“Mommy, do you love me more than your laptop?”
“What?” I asked, my fingers frozen above the keyboard. “Of course! Why would you ask that?”
“Because you’re always writing,” said my 8-year-old daughter.
She’d come home from school and asked for a snack. I promised to make her a grilled cheese in just one minute, but my character, a married mother of three, was back online, exchanging messages with her old love from college — the one she’d friended on Facebook and agreed to meet for dinner while her husband was out of town. Things were heating up on the page, but I had every intention of making that grilled cheese…
I wasn’t always a writer-mom. After my kids were born, I threw myself into parenting. I was eager to build a thriving mommy life, but things didn’t turn out like I planned. My son had severe ADHD, and that caused a lot of angry judgment, misunderstandings and conflict. I felt like one big mom fail. So I dived into researching therapies, medications and advocacy. But a restless feeling plagued me. I felt off-course, like I should be doing something else, but I didn’t know what it was and I didn’t want to think about it.
Writers write what they know. I didn’t want to write about parenting and ADHD. I thought people might get angry or judgey. I thought I didn’t have time. I thought it was too private. But something desperately wanted to be expressed, even though I had an opposite and equally powerful desire to hold the creativity in.
So I took a baby step. I published a parenting essay. Not only did the sky not fall, but emails flooded in from parents sharing similar struggles. I kept writing. And then I took another step. I began to pursue my dream of writing a novel. And just as suddenly, a voice inside me insisted that the kids were too young and that I had to get to Costco and make dinner and drive to practices and we were running late…
My 40th birthday came and went. A few more birthdays passed. The stymied feeling became a primal ache. I had to ask myself, “If not now, when?” I had plenty of reasons why I couldn’t focus on my dream: not enough time, three kids, volunteer commitments, advocating for my ADHD kid, my mother, doctor appointments, the list was endless. But none of these was the real reason holding me back.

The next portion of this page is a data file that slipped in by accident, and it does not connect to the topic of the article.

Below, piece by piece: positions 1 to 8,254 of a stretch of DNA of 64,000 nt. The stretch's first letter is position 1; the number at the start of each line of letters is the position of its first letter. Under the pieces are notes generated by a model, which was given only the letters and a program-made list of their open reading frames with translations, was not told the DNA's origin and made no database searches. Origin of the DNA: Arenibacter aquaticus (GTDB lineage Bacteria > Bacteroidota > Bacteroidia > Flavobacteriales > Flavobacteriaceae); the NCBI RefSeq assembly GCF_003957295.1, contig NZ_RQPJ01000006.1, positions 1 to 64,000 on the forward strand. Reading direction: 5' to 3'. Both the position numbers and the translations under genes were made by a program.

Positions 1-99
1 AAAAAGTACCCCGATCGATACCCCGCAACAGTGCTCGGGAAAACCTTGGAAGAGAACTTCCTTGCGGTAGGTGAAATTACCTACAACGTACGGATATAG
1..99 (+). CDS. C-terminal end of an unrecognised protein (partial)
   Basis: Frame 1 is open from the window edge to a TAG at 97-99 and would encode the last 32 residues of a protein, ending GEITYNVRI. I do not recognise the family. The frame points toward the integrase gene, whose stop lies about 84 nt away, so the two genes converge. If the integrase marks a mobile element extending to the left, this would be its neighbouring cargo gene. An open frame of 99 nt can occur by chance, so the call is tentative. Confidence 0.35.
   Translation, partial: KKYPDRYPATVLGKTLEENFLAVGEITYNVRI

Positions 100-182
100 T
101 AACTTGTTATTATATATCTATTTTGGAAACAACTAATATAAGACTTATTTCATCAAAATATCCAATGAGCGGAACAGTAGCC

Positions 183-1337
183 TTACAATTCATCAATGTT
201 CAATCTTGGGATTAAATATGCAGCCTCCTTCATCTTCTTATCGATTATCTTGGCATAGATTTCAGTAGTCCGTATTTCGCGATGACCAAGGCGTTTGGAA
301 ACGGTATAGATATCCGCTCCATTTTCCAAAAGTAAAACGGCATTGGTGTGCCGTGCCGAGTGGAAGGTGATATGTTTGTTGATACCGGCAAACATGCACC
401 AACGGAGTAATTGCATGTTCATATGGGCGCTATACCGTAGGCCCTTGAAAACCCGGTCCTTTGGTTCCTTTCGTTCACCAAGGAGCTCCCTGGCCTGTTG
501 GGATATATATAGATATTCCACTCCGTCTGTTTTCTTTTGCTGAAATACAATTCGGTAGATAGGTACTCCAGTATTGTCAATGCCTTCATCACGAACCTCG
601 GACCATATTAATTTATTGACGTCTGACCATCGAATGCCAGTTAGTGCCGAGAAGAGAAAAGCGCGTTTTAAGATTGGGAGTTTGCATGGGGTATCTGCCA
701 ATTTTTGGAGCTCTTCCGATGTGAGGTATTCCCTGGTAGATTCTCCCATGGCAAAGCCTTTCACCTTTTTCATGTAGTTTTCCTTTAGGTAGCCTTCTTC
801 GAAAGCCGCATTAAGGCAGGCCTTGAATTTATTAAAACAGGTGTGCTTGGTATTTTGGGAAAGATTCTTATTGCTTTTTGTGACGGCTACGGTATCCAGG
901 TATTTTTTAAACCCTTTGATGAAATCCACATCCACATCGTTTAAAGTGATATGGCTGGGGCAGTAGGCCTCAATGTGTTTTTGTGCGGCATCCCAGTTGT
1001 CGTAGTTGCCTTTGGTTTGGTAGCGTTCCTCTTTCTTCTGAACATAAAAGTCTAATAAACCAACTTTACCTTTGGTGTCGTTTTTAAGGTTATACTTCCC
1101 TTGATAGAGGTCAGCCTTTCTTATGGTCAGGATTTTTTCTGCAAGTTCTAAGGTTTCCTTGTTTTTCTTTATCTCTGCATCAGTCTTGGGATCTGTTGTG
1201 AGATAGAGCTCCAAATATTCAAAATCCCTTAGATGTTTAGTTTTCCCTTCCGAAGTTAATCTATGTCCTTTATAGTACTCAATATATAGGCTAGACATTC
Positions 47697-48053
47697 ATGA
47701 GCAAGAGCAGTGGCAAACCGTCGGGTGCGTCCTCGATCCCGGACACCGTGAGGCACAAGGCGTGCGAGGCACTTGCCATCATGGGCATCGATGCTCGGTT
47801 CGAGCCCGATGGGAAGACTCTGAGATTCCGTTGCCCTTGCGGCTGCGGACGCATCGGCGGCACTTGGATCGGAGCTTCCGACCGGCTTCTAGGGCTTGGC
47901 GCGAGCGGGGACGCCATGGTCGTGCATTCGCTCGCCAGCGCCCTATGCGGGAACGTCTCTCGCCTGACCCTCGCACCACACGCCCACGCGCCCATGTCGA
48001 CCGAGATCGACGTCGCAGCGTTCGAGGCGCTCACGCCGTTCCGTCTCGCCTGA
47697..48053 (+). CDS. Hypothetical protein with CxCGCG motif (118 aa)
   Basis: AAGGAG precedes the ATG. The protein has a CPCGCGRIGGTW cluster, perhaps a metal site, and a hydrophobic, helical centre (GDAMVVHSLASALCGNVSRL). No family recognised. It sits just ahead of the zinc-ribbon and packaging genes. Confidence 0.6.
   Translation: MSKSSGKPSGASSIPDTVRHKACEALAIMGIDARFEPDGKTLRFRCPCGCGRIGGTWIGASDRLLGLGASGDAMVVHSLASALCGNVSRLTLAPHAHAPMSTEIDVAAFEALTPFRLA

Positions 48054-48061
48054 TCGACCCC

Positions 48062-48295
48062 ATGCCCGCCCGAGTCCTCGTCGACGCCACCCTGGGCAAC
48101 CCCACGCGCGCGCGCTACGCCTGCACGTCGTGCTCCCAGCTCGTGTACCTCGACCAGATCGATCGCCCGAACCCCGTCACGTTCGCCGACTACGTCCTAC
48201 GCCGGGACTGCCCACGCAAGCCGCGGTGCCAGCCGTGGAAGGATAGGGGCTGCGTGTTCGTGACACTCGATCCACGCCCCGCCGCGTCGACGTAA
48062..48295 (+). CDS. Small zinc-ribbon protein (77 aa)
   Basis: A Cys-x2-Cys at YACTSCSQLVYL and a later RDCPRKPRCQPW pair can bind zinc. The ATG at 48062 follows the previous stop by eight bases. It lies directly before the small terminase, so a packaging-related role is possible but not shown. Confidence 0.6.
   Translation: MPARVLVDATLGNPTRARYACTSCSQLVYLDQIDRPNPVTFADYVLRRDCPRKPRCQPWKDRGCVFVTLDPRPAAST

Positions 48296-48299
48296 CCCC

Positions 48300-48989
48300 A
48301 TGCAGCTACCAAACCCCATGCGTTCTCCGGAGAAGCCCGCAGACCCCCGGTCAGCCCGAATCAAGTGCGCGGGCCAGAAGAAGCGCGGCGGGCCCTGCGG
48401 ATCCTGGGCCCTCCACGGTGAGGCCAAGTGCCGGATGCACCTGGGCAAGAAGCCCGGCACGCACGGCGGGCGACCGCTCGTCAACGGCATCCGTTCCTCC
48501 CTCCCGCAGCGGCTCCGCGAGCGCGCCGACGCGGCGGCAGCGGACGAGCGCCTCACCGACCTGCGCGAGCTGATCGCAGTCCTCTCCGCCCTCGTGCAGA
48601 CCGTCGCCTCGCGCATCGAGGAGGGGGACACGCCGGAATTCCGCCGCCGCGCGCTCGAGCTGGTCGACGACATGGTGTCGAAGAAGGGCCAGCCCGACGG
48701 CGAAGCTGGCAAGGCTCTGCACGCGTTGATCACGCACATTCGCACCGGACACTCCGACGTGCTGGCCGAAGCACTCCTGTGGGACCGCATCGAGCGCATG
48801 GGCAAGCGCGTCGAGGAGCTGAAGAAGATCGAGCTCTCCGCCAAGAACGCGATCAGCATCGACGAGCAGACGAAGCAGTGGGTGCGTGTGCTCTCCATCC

The truth was: I was afraid.
Pursuing my dream meant moving myself up from the bottom of the list. It meant letting go of excuses. It meant moving my focus away from my kids. It meant single-mindedly going after the thing I most wanted. It meant change, exposure and discomfort. It meant I might try and fail.
The clock was ticking. If I waited for the perfect moment to move forward, I’d spend my life waiting. My fears might never go away. I had to make a decision: now or never?
I chose now.
After I made the decision, pockets of time seemed to open up. I bought a laptop and wrote in my car during kid appointments. I pulled to the curb to jot down scenes. Once I committed to the project, it poured out of me as if a cork had been unplugged. I called the book my “divine download.”
Balancing family and work wasn’t easy. I had to stop making writing optional and view it as a job and myself as a professional. I had to stop squeezing it in and become a ruthless prioritizer: No. 1 family, No. 2 writing. If I didn’t mercilessly protect my time, it would be easily absorbed by other things. Of course, I still felt guilty when my youngest asked if I loved her more than my laptop. But it was always my kids.
I simply found a passion that made me feel on purpose.
The pros far outweighed the cons for my three children. They’ve seen what it looks like up close when an adult follows her dreams. Last month, I turned 47, and my first novel was published on Feb. 28. For my birthday, I got a sandwich press. My kids like to make me grilled cheese.
Finn is a writing coach and author of the new novel “Restless in L.A.” She will be reading from her new book March 3 during a 7-9 p.m. soiree at Book Soup, 8818 W. Sunset Blvd. in West Hollywood. Her website is robinfinn.com